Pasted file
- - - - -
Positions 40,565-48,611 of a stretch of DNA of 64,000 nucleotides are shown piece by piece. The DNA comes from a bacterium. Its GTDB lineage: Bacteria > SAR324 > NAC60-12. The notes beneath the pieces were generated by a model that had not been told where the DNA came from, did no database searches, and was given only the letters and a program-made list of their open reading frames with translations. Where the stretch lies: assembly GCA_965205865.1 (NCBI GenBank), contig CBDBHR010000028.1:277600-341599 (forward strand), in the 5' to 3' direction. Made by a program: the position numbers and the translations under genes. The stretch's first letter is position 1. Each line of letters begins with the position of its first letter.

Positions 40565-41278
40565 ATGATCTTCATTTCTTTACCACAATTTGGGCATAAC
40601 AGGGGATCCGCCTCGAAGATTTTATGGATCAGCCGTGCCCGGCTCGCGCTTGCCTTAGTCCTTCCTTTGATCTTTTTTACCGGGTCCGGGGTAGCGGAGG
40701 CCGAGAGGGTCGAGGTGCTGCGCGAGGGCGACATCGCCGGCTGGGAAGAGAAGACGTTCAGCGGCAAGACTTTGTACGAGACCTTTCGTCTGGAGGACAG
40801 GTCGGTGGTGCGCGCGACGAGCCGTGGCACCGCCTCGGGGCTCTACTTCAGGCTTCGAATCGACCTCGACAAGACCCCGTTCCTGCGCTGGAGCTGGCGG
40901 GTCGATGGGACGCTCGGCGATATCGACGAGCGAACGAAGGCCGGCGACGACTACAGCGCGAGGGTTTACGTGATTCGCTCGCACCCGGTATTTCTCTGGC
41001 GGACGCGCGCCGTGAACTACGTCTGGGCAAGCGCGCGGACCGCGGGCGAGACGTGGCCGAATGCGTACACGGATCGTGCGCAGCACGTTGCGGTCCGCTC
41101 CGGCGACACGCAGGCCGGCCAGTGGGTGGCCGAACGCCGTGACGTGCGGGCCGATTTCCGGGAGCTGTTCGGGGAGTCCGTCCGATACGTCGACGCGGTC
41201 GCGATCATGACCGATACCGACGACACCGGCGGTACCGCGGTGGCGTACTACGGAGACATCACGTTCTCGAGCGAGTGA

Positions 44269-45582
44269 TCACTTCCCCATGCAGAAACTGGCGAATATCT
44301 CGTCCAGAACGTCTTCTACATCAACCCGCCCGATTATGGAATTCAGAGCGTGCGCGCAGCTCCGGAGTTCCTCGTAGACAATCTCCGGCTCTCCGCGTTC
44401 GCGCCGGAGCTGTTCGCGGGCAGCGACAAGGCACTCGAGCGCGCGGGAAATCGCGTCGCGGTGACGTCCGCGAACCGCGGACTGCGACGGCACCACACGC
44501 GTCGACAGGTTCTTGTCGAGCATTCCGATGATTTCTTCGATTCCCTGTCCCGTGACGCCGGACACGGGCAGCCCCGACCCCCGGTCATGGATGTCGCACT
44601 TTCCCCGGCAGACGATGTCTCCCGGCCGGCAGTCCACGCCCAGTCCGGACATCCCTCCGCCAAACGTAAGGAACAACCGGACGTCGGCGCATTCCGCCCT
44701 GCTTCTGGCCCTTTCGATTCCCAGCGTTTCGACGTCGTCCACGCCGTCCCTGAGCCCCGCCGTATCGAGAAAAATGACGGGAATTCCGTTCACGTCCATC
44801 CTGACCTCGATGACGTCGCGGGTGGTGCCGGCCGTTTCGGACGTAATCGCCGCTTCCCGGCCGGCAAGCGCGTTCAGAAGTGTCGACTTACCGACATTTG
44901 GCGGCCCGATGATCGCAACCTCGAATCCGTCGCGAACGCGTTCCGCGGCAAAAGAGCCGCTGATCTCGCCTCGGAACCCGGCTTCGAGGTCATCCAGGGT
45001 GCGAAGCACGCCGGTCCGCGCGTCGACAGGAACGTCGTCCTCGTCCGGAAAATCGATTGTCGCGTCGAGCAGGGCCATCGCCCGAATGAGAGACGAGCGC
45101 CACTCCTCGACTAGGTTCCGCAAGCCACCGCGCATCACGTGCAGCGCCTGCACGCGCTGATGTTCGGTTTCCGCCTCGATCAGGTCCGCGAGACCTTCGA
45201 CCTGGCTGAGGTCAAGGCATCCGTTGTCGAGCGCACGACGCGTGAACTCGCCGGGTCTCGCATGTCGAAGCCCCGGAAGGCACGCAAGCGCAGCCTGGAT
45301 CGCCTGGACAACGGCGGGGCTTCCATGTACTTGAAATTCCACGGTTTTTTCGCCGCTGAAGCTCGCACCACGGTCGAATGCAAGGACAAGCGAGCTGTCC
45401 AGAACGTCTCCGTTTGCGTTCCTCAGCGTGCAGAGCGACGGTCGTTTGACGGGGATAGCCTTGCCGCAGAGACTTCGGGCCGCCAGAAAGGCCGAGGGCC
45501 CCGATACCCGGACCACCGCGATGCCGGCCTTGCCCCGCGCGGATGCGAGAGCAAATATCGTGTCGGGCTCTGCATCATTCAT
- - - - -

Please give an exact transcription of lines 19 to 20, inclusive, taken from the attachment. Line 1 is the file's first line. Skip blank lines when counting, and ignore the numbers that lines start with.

44901 GCGGCCCGATGATCGCAACCTCGAATCCGTCGCGAACGCGTTCCGCGGCAAAAGAGCCGCTGATCTCGCCTCGGAACCCGGCTTCGAGGTCATCCAGGGT
45001 GCGAAGCACGCCGGTCCGCGCGTCGACAGGAACGTCGTCCTCGTCCGGAAAATCGATTGTCGCGTCGAGCAGGGCCATCGCCCGAATGAGAGACGAGCGC